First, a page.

Recent research from BtoB shows that 46 percent of companies are now using marketing automation technologies in some form, and 20 percent are evaluating different platforms for the future.
Companies are rushing to implement these solutions because, as content marketing has shown us over the past few years, conversion improves when prospects are delivered content that’s relevant, especially if that content is delivered when customers are at the right stage in the buying cycle.
The result is that B2B marketers are working to create different experiences for different customers. Ideally, a CIO gets a landing page with a technical paper and product walkthrough, and a CMO gets a page with case studies and marketing resources. But do traditional marketing automation platforms go far enough in this ongoing quest for personalization? What about buyer personas? What stage of awareness is the visitor?
And, most importantly, how can marketers keep up when personalization always seems to mean creating more content?
Leading Into Personas
Online lead generation, lead scoring, and tracking are all listed as top priorities when businesses choose marketing automation platforms, according to the BtoB research. That’s no surprise given that the key to personalization is segmenting audiences into personas. By building personas based on behavior, title, industry, and other attributes, marketers can personalize customer experiences far more accurately, creating relevant content for each audience.
While this kind of personalization is inevitable, it seems out of grasp for many businesses. An Econsultancy study highlighted the problem in detail, showing that the vast majority (94 percent) of marketers say that personalization “is critical to current and future success,” but most tactics are far from being widely adopted. The top strategy, personalizing by on-site behavior, is being practiced by only 30 percent of respondents. Just 29 percent of respondents said they were using inbound marketing channels (like marketing automation platforms) for personalization.
One of the issues is that the well-worn tenets of content marketing state that marketers should be creating dozens of pieces of content a day, from tweets and blog posts to brochures and case studies. Each new persona could potentially double or triple that workload, if marketers are determined to personalize the customer experience.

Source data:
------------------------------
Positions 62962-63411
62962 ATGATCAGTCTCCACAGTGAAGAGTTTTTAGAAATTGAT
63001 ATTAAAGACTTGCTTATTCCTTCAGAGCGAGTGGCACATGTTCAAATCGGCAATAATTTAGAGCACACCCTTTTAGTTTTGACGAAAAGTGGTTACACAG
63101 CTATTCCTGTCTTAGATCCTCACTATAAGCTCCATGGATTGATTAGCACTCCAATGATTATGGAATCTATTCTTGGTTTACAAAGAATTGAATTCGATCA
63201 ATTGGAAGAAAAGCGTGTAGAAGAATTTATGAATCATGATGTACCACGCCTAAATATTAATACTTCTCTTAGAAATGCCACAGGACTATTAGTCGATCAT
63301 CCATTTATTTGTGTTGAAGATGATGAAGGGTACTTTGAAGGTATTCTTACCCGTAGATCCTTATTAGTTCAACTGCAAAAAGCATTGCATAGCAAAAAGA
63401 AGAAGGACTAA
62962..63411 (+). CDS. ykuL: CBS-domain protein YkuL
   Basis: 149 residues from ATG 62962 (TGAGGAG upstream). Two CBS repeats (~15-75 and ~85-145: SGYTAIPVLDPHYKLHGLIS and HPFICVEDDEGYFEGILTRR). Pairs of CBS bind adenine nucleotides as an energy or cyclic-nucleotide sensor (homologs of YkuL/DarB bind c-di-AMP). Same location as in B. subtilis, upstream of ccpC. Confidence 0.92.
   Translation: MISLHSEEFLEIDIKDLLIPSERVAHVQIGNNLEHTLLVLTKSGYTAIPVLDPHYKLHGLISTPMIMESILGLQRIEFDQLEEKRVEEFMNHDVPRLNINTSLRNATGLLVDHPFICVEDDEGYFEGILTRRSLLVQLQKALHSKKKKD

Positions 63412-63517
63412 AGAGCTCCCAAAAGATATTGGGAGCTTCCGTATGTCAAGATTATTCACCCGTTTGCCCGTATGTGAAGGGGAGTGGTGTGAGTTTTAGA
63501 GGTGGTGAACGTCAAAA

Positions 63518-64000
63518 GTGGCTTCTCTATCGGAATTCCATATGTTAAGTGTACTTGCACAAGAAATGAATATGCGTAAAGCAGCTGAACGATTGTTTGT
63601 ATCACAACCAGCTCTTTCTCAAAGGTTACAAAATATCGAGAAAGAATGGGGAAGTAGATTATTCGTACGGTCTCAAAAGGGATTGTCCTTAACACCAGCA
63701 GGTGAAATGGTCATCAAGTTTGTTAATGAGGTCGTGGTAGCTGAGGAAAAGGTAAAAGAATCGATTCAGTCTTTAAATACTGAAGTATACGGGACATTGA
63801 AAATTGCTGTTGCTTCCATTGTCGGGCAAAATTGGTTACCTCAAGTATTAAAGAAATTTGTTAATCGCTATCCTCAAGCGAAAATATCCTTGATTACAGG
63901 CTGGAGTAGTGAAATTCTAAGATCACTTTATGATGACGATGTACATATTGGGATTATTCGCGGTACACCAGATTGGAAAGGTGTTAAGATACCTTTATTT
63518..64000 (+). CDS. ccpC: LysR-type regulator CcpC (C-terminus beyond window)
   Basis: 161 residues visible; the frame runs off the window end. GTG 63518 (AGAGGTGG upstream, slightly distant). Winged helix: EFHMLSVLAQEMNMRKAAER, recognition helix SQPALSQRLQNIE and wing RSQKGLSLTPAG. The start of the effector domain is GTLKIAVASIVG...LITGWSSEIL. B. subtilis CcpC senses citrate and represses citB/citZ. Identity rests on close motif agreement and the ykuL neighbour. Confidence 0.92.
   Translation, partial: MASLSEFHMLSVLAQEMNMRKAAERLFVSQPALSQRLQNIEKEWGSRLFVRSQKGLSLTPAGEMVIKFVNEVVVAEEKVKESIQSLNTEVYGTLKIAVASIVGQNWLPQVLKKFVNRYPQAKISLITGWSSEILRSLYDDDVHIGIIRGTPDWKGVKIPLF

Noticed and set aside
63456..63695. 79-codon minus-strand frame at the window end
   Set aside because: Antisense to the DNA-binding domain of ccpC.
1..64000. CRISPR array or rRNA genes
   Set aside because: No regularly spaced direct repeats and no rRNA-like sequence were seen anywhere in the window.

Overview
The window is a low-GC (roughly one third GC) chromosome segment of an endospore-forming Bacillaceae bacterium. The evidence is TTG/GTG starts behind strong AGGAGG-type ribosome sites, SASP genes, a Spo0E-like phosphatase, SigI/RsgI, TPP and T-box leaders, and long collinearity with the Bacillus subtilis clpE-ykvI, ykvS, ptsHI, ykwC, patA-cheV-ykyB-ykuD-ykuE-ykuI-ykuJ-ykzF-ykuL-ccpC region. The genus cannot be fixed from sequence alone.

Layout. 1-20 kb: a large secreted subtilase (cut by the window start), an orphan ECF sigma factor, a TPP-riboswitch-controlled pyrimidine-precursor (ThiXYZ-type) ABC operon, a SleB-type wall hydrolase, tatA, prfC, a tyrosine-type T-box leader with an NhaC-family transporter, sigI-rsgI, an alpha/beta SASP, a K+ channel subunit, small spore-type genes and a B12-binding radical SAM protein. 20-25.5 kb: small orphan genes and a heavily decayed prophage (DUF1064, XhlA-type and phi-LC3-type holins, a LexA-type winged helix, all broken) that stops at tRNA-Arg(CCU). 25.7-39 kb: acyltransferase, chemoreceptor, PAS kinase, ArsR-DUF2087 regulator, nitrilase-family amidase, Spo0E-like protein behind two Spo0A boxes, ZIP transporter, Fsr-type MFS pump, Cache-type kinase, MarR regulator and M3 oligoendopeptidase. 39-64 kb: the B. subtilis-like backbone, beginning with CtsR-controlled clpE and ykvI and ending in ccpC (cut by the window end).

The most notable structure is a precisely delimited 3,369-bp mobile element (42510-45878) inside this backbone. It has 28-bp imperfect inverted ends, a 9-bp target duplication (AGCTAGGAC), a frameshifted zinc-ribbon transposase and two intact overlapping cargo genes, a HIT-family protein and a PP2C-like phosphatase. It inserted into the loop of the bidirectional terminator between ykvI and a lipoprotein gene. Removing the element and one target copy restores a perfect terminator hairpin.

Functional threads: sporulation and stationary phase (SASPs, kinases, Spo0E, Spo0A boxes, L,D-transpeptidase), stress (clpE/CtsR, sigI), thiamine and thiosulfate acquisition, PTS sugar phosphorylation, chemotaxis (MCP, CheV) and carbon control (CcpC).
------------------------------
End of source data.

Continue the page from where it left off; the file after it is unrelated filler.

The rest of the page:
Perhaps most striking of all is the breakdown when it comes to smartphones and tablets. Only 13 percent of the marketers surveyed said that they were working on personalization from a mobile level, according to Econsultancy. With Ericsson predicting that 85 percent of the world will be connected to 3G and 4G networks by 2017–making for a total of some 9 billion mobile connections–that’s not a sustainable strategy.
Where The Technology Meets The Content
Clearly, marketers are stumbling on two different obstacles when it comes to personalization: the need for more personalized content and the need to have that content respond to users across new and developing channels, from social to email to mobile. Even with automation solutions on hand, marketers can feel like they’re being asked to produce more collateral than ever before while moonlighting as data scientists and programmers.
Yet there’s no doubt that personalization will grow increasingly important for building customer loyalty and acquiring new business. The democratization of big data and analytics tools will yield big gains to those who invest in them. To ensure customer loyalty, companies will continue to work toward a segment-of-one, trying to attain personalization on an individual level.
The bottom line is that, whether five or 500 prospects visit your Web site, they should receive an individual, content-rich experience that offers them a relevant path to take. To most marketers, that may seem like little more than a dream. They’re already contending with the usual demands of content marketing and new technology. Most marketers curate content to meet that demand, but curation can bring another host of problems, from the quality of sources to the originality of the pieces themselves.
Learning To Embrace The Changes
Technology–the cause of these new challenges and opportunities–will also be the solution. At first glance, all of these issues seem to be disparate, with different sources that demand different strategies. However, when big data and machine learning come into play, standard content marketing practices can be applied to new technology, and everything changes.
Tomorrow’s content curation solutions will empower marketers to discover, trap and deliver content in real-time through social, email, Web, and mobile channels, personalizing on an individual level with less effort than before. By leveraging the power of content curation, which is already a staple for marketers, it’s possible to build the road to personalization.
Next-generation solutions won’t have to be optimized for mobile because their native format will be responsive design. That means consumers will have a dynamic experience across tablets, smartphones, desktops, laptops–even TV screens and smart watches. And as visitors consume the content, these applications will use artificial intelligence to learn from those choices and automatically deliver a relevant, even more personalized experience.
Currently, we’re at a point in marketing where technology and content seem to be coming at us from 1,000 different directions. But very soon, the whole process will be seamless, and marketers will be able to breathe a little easier.